|Publication number||US7290717 B2|
|Application number||US 11/157,927|
|Publication date||Nov 6, 2007|
|Filing date||Jun 22, 2005|
|Priority date||Jun 22, 2005|
|Also published as||EP1894137A1, EP1894137A4, EP1894137B1, US20060289645, WO2007001666A1|
|Publication number||11157927, 157927, US 7290717 B2, US 7290717B2, US-B2-7290717, US7290717 B2, US7290717B2|
|Original Assignee||Symbol Technologies, Inc.|
|Export Citation||BiBTeX, EndNote, RefMan|
|Patent Citations (7), Non-Patent Citations (2), Referenced by (7), Classifications (12), Legal Events (6)|
|External Links: USPTO, USPTO Assignment, Espacenet|
1. Field of the Invention
The present invention relates to the obtaining of data from radio frequency identification (RFID) tag devices.
2. Background Art
Radio frequency identification (RFID) tags are electronic devices that may be affixed to items whose presence is to be detected and/or monitored. The presence of an RFID tag, and therefore the presence of the item to which the tag is affixed, may be checked and monitored by devices known as “readers.” Readers typically transmit radio frequency signals to which the tags respond. Each tag can store a unique identification number. The tags respond to the reader transmitted read signals by providing their identification number, bit-by-bit, so that they can be identified.
Tags sometimes fail to respond to read requests for various reasons, including defects or damage to the tags. In such situations, it may be necessary for a human operator to hand-enter data printed on the failed tag into a system so that the tag can be identified. However, such a backup system for failed reads of tags is inefficient. For example, the full serialized identifier provided by EPC RFID tags requires at least 30 digits to be represented in human-readable form. Entering in such long strings of data by hand is error prone and time consuming. Thus, the hand-entering in of printed data from a tag is not necessarily a reliable or cost-effective backup system for read failures.
Some tags have barcodes associated with them for backup to failed tag reads. For such a tag, the barcode is scanned while the tag is read. If the tag fails to respond to a read request, the scanned barcode information can be used to identify the tag. However, such an implementation has inefficiencies. For example, a large amount of power is required to both read a tag and scan a barcode each time a tag is desired to be identified. An increase in data transmission traffic occurs when duplicate data resulting from a successful tag read and barcode scan is decoded. Furthermore, mismatched information can result when a tag that responds to a read signal is different from the tag having its barcode scanned.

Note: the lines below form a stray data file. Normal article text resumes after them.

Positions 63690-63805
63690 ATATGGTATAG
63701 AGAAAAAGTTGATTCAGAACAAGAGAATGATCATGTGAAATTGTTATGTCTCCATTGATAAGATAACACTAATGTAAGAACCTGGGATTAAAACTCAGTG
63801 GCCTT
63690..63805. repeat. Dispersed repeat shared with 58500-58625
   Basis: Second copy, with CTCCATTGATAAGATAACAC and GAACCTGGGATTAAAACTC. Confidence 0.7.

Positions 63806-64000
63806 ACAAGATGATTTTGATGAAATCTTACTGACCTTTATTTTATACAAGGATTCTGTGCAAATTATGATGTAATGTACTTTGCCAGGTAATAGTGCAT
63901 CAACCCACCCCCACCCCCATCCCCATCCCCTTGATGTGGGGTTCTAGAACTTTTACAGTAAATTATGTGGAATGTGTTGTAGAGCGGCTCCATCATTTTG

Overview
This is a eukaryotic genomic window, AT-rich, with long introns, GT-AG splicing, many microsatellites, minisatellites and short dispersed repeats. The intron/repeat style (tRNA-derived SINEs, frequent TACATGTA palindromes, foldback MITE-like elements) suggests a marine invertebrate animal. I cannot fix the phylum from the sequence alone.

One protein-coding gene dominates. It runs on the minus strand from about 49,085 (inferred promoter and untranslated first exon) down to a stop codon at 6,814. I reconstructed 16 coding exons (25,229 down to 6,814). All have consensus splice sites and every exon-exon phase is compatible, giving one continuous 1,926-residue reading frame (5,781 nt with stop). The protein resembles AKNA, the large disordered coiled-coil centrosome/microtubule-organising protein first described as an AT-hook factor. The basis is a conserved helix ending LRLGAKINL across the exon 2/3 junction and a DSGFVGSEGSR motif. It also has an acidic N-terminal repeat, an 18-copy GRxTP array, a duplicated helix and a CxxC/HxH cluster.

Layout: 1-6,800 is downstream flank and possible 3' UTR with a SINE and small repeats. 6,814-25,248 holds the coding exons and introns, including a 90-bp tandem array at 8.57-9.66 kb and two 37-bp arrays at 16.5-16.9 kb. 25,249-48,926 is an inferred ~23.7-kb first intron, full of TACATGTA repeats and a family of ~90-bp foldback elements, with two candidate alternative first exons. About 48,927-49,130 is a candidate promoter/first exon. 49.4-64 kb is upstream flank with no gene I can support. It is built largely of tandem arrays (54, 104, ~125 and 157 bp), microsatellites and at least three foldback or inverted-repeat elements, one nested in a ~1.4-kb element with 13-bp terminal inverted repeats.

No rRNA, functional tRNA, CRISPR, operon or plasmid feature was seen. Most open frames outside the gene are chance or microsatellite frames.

Thus, what is needed is a more efficient, reliable, and cost-effective backup identification system for failed tags.
Methods, systems, and apparatuses for obtaining data from radio frequency identification (RFID) tags are described.
In an embodiment of the present invention, a read of data stored in a RFID tag is initiated. If it is determined that the read failed, a machine readable symbol of the RFID tag is scanned to identify the RFID tag.
In an embodiment, the read and scan are performed by a multi-mode reader device. In an alternative embodiment, the read and scan are performed by separate devices.
In a further embodiment, at least a portion of the scan is performed before it is determined that the read failed.
In a still further embodiment, a reversible obscuration at least partially covers the machine readable symbol. The obscuration is reversed to expose the machine readable symbol prior to scanning the machine readable symbol. In an embodiment, an indication is provided on the RFID tag to indicate to an operator that the machine readable symbol is present, such as may be needed when the machine readable symbol is completely obscured.
Embodiments of the present invention include RFID tag devices. In an embodiment, a tag includes a substrate, an antenna on the substrate, and an electrical circuit on the substrate that includes identifying data for the RFID tag device. The electrical circuit is coupled to the antenna and is capable of backscatter transmitting the identifying data in response to a request from a reader. The tag further has a machine readable symbol associated therewith, and has a reversible obscuration that at least partially prevents the machine readable symbol from being capable of being scanned.